"I'm afraid that's a whole bag of therapy I don't want to go near," he replies.

If he had one, Niven's therapist would have a field day analysing Cold Hands, a taut, violent, nerve-shredding page-turner of crime and punishment, rehabilitation and revenge.

"I knew from early on that there was no place for humour in this one," he says. "The idea was always going to dictate the tone and that meant there would be no comedy.

"In my other books the impulse was always to make readers laugh but here it was to keep them on the edge of their seat."

The book centres on the riveting, if uncomfortable, story of Donnie Miller, a house-husband living in the frozen hinterland of Saskatchewan, Canada, with Sammy, his powerful, wealthy wife and their eight-year-old son, Walt. Donnie whiles away his days writing movie reviews and an entertainment column for a local newspaper edited by his wife but harbours grander ambitions to be a screenwriter.

The book's narrator, Donnie is tormented by a terrible event in his troubled Scottish upbringing – described in vivid flashbacks – and when the family dog goes missing there is a dreadful foreboding that Donnie's past is about to come back to haunt him.

Niven's formative reading experiences featured novelists using the device of the writer as character – like Jack Torrance and Paul Sheldon in Stephen King's The Shining and Misery, and TS Garp in John Irving's The World According To Garp – which influenced him to make his protagonist a writer.

"It opens up certain narrative possibilities," he explains. "They have a licence to notice stuff, to shape it and present it in a particular way." In Donnie's case, his narration becomes ever more unreliable as the tension ratchets up to breaking point.

With the new direction comes a rebranding of the author as John J Niven. Why the need for the extra initial? "My publisher suggested adding it to make this one a little distinct from the last three," he says. "I was nervous because it can look pretentious but they didn't force me into it and hopefully most people will still know it's me."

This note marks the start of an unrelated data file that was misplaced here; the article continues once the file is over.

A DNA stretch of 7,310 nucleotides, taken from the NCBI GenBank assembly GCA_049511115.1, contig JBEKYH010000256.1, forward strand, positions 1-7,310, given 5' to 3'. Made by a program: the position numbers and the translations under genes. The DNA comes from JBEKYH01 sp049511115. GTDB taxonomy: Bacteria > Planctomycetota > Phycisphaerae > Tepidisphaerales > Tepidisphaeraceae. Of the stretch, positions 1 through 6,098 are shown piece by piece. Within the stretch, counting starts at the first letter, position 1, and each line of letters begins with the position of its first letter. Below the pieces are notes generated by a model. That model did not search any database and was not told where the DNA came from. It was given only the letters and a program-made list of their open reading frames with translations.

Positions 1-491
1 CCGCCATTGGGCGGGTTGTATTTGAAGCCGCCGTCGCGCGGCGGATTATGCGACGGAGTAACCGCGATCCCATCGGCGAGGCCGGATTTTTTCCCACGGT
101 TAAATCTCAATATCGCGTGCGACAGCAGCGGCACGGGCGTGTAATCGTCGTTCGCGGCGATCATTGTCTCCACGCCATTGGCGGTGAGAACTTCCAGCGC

With the outlines of the next three novels already mapped out ("although they'll probably bear little relation to the finished books"), he makes what Norman Mailer called the "spooky art" of writing fiction look easy. Considering he once said he had "let his brain atrophy for 10 years in the music industry", is he trying to make up for lost time?

"A wee bit," he reflects, sighing. "I feel like I've been given this last-ditch opportunity and I don't want them to take it away from me, and if I just keep working, writing all the time, then I'll be OK."

Another motivation, he half-jokes, is "tramp fear", the notion put forward by John Self in one of Niven's favourite novels, Martin Amis's Money, that only he can put money between himself and jail. "There's no family pot of gold to fall back on," he says.

John Jeffrey Niven was born in Irvine on May 1, 1966, the year the old fishing port was designated a new town. He was the first of three children born to Jeanette and John Sr, an electrician by trade who worked his way up to become the manager of Rivergate, the town's main shopping mall. Among the pebble-dash council housing estates of 1970s Irvine, Niven daydreamed about following in the footsteps of his musical, not literary, heroes.

He says he was "not a particularly popular kid" and never seemed to fit in at secondary school. He remembers his first few years at Ravenspark Academy as being an isolated and lonely period. At break time, an air of danger pervaded the playgrounds and corridors while in the classrooms, Niven remembers, "6ft-tall, fully grown men would clatter 11-year-old children with a big leather belt".

"It was just a terrifying, barbaric ordeal," he says, still feeling the sting of the taws. "It was a brutal world and the brutality came down from the top."

Anyone – especially male – who attended a comprehensive school in Scotland in the late 1970s or early 1980s will recognise this world as it's rendered with chilling accuracy by Niven in Cold Hands, when the focus shifts from Donnie's rural Canadian idyll to his harrowing schooldays at a Scottish comprehensive eerily similar to the writer's own.